III. Conclusions of Law
Section 17(a) of the Securities Act, Section 10 (b) of the Exchange Act, and Rule 10b-5 are meant to prevent fraud. Section 17(a) addresses those persons who offer or sale securities, while Rule 10b-5 addresses those who are involved in the purchase or sale of securities, but both go to prevent persons from (1) employing schemes to defraud; (2) making material misleading statements or omitting to state material facts; or 3) engaging in any act, practice, or course of business which operates or would operate as a fraud or deceit upon any person. The Division has the burden of demonstrating by a preponderance of evidence any wrongdoing by Respondents. Steadman v. SEC, 450 U.S. 91, 102 (1981). The Division must show a misrepresentation, or an omission (where there is a duty to speak), or other fraudulent device, in the offer or sale or in connection with the purchase or sale, of a security. SEC v. Hasho, 784 F. Supp. 1059, 1106 (S.D.N.Y. 1992). Additionally, in cases of misrepresentation or omission, materiality must be shown. Basic, Inc. v. Levinson, 485 U.S. 224, 231-232 (1988). The Division must show that Respondents had scienter, the "mental state embracing intent to deceive, manipulate or defraud," in order to maintain a cause of action under Section 17(a)(1) of the Securities Act and Section 10(b) of the Exchange Act and Rule 10b-5 thereunder. Aaron v. SEC, 446 U.S. 680, 701-702 (1980) (citing Ernst & Ernst v. Hochfelder, 425 U.S. 185, 193 (1976)). Scienter can be shown without direct knowledge of the individuals state of mind by alleging facts establishing a motive to commit fraud and an opportunity to do so, or by alleging facts constituting either reckless or conscious behavior. In re Time Warner Inc. Securities Litigation, 9 F.3d 259, 268 (2d Cir. 1993).7 Finally, the Division must show that the Respondents used the auspices of the interstate commerce or of the mails, or any facility of any national securities exchange in committing the fraudulent activities. Mr. Kenny communicated with Mr. Kaufman, the Smiths, NFC and USEC by telephone and through the mail.
The securities laws are meant to build the public trust in the securities market by achieving a high standard of business ethics in the securities industry and to maintain safeguards against fraud.8 Another purpose of the securities laws and regulations is "to ensure that investors obtain disclosure of material facts in connection with their investment decisions regarding the purchase or sale of securities." SEC v. Hasho, 784 F. Supp. at 1106 (See Affiliated Ute Citizens v. United States, 406 U.S. 128, 151 (1972)). Breaches of business ethics and the public trust should and shall be looked upon harshly by the Commission.
a. Respondent Kenny Committed Fraud.
The findings of fact indicate that there were numerous misrepresentations and omissions, and other fraudulent devices used by Mr. Kenny. Mr. Kenny misled Mr. Kaufman by failing to disclose material information in his correspondence with him. Mr. Kenny made misleading statements to the Smiths, which lead to the loss of their funds. Mr. Kenny conducted unauthorized trading in the Smith accounts, accompanied by deception, misrepresentations, and omissions.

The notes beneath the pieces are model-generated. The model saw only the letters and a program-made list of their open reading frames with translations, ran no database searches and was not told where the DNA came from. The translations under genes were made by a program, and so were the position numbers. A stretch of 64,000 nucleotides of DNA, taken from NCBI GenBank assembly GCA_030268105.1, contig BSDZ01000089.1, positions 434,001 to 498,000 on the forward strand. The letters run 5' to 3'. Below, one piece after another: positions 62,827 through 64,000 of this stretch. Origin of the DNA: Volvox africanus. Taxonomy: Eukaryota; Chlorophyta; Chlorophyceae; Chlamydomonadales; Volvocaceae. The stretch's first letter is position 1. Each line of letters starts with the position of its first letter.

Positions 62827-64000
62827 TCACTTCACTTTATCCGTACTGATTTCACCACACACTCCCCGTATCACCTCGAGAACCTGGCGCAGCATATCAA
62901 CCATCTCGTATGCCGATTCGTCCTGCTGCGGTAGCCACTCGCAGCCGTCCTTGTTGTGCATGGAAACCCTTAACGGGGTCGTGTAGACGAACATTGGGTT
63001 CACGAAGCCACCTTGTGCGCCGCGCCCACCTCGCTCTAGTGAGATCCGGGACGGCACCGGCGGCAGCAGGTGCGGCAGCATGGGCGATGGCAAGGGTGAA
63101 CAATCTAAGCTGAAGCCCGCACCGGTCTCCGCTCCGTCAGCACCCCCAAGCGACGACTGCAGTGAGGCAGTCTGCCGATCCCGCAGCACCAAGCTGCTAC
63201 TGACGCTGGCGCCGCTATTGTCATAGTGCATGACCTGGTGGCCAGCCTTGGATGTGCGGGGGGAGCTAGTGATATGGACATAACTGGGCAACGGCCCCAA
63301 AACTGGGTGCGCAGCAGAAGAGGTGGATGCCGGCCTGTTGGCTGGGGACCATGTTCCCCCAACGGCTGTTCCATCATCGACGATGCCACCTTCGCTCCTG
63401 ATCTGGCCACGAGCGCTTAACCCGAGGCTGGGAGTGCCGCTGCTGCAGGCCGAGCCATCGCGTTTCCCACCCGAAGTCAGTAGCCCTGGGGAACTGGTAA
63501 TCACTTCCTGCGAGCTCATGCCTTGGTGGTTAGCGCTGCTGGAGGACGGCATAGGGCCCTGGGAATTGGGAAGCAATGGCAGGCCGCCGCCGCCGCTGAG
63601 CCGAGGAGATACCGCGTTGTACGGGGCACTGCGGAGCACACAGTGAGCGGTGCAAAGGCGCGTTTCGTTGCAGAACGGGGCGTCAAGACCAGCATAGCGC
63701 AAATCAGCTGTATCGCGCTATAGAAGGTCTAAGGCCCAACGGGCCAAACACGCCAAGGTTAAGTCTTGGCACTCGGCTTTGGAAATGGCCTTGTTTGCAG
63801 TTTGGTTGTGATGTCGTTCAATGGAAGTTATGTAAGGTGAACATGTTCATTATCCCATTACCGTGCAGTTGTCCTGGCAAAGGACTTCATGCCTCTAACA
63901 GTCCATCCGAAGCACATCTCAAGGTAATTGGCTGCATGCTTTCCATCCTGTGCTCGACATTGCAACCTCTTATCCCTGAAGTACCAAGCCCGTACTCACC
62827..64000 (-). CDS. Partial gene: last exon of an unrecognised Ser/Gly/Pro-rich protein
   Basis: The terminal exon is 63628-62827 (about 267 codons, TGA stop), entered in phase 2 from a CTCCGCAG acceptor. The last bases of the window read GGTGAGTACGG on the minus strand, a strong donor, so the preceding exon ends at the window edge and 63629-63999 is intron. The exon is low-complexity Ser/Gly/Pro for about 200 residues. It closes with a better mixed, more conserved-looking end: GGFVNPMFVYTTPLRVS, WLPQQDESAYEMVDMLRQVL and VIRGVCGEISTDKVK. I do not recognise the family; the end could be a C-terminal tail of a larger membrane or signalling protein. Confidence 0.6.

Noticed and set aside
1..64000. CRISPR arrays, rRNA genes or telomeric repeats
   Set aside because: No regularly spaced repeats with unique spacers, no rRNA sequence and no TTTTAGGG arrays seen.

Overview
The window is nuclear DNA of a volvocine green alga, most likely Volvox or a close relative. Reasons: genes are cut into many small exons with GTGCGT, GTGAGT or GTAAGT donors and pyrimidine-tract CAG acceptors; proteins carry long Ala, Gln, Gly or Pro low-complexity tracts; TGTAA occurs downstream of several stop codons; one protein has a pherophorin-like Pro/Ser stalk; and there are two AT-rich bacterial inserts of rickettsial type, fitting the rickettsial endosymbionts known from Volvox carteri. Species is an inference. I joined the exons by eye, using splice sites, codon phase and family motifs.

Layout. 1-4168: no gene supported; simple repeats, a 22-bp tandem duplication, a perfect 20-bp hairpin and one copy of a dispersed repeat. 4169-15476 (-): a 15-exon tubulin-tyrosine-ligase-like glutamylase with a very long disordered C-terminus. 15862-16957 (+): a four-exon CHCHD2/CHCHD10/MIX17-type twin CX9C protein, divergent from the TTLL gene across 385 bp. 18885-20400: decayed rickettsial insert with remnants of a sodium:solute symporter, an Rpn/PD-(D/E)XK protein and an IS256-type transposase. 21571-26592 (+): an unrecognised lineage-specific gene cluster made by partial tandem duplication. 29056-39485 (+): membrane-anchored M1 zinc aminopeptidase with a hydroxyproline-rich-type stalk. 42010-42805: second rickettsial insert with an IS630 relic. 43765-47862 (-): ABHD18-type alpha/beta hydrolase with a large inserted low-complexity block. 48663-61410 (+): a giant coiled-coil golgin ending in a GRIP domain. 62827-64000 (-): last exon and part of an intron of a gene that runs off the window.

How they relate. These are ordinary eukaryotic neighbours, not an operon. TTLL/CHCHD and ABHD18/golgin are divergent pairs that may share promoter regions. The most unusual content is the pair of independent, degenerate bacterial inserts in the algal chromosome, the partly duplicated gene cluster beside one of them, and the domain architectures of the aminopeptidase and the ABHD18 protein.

1. Mr. Kaufman.
Mr. Kenny intentionally omitted material information when he corresponded with Mr. Kaufman. Each time Mr. Kaufman sent Mr. Kenny money for deposit into the Euro Scotia Funding-AK account, he accompanied the funds with a letter requesting account information. Mr. Kenny limited his response to each of Mr. Kaufman's letters by only informing him of the deposits to date. (Tr. 1188, 1295.) None of Mr. Kenny's correspondence informed Mr. Kaufman that the available cash was being wired out of the account to North American Technologies. (Tr. 265, Div. Ex. 529, 530.) On November 16, Mr. Kenny sent Mr. Kaufman a letter indicating that the total deposits to the account totaled $205,000. (Tr. 271, Div. Ex. 530.) The net equity in the account, at the time of Mr. Kenny's letter, was only $137,132. (Tr. 272, Div. Ex. 529.) Mr. Kenny omitted informing Mr. Kaufman about the $36,000 taken from the Euro Scotia Funding-AK account and placed into Euro Scotia Funding-MAP. (Tr. 324, Div. Ex. 529.) Mr. Kenny knew when he sent the letters that the deposit total was no longer the account balance for Euro Scotia Funding-AK. (Tr. 264-265.) Mr. Kenny fueled Mr. Kaufman's beliefs that the account was his, he had control on the activities within the account, and the account was valued at $205,000.
Mr. Kenny's contention that he had no duty to Mr. Kaufman regarding the Euro Scotia Funding-AK account is untennable. Mr. Kenny admitted that the account was for the benefit of Mr. Kaufman. (Tr. 221, 223.) As the account broker, Mr. Kenny either was or should have been aware that Mr. Wilson was not maintaining the Euro Scotia Funding-AK account in a manner that would benefit Mr. Kaufman. Once Mr. Kenny began to correspond with Mr. Kaufman, regarding the account, he accepted the duty not to omit any material information that would negate the statements in his correspondence. Kline, et. at. v. First Western Government Securities, et. al., 24 F.3d 480, 491 (3rd Cir. 1994) (citing Rose v. Arkansas Valley Envtl. & Util. Auth., 562 F. Supp. 1180, 1206-08 (W.D. Mo. 1983).9 Mr. Kenny violated his duty. He misrepresented and omitted information in his correspondence with Mr. Kaufman.